The turbulent and erratic waters of 2022 have been a reality check for many of us. With the soaring costs of healthcare, employee burnout and labor shortages, layoffs, losses, and ongoing health and wellbeing concerns, employers and employees alike want – and need – more. As we close the year, I wanted to share a few of my thoughts – or, hopes, frankly – regarding behavioral health trends that will emerge in 2023:
- MENTAL HEALTH
Mental health will continue to be a top concern across America, in particular within the American workforce: Depression and anxiety rates among U.S. adults increased by nearly four times during the COVID-19 pandemic compared to the year before, and death by overdoses increased by nearly 30% during the same period. As of August 2022, half of employers (43%) surveyed by the Business Group on Health view long-term mental health as the leading health related impact of the pandemic, with 39% of employers anticipating increases. In 2023, we’ll see employers expand mental health networks, with a focus on evidence-based programs for managing stress, anxiety, and substance use. As opioid settlements get codified into actionable budgets in different states, we will also see momentum in the substance use treatment space. This will start with established treatments, and move increasingly toward novel, digital-supported modalities.
- HEALTH+WELLNESS APPS BACKED BY MORE SCIENCE, LESS ‘CELEBRITY’
Metrics and clinical efficacy to assess outcomes will set digital health solutions apart: Currently, there are more than 40,000 health and wellness apps available in the App Store; and, for those in the mental health category, very little published clinical research exists. As we enter 2023, metrics and efficacy will be a key differentiator of which digital therapeutics improve clinical outcomes. We know from our randomized trial of individuals with generalized anxiety disorder that those who used Sharecare’s digital therapeutic Unwinding Anxiety for two months reported benefits, including a 67% reduction in anxiety. I predict these evidence-based digital tools will become more mainstream for managing stress, sleep disturbances, anxiety, and addiction.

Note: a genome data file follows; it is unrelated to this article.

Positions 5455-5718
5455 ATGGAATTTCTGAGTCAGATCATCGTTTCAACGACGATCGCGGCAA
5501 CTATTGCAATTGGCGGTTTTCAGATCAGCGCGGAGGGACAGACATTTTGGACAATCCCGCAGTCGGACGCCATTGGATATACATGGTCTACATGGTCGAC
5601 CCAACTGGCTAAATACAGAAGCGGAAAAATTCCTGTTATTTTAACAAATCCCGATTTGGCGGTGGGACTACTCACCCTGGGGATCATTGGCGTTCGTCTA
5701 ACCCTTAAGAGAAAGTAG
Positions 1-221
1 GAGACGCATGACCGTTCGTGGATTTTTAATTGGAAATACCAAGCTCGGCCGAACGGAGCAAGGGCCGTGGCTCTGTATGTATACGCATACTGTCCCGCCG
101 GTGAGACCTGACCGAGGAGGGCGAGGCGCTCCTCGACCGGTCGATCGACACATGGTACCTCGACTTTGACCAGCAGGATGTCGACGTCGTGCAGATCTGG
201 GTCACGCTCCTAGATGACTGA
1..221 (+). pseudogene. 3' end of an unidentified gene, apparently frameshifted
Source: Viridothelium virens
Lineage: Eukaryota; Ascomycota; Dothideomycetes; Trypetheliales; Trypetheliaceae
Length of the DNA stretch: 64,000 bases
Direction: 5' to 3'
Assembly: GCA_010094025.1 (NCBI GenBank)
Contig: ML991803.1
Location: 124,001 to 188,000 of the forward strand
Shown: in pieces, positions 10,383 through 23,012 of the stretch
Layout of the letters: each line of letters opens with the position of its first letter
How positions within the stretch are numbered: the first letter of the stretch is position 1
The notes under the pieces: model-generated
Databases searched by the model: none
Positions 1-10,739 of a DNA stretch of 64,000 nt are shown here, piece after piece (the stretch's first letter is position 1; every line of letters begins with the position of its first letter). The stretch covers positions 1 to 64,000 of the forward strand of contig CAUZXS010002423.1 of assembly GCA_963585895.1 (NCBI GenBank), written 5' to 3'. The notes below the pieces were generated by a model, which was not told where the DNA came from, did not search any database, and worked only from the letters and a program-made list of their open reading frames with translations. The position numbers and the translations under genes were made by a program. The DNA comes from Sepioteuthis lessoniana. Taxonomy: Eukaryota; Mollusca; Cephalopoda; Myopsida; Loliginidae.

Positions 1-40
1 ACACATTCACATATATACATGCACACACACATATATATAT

- WHOLE PERSON CARE
Whole person care approaches that take into account social determinants of health will become more prevalent in the treatment of mental health conditions: In 2023, more employers will seek employee health and well-being experiences that take into account all facets of a patients’ health journey, while reducing healthcare costs. The phrase “less is more” will be prominent, and as companies look to construct their digital front door for health, we’ll see the industry become more consolidated and benefits landscapes less fragmented. Additionally, 2023 will bring a continued focus on sustainability and resilience as workplace benefits expand to a growing set of wellness options such as behavioral and mental health support, financial planning, child and elder care, chronic disease management, and more.
As a neuroscientist, addiction psychiatrist, and chief medical officer, I along with my colleagues at Sharecare are committed to making marked progress to address our country’s mental health crisis in the next year, and we are optimistic about the industry’s collective efforts to improve outcomes for so many.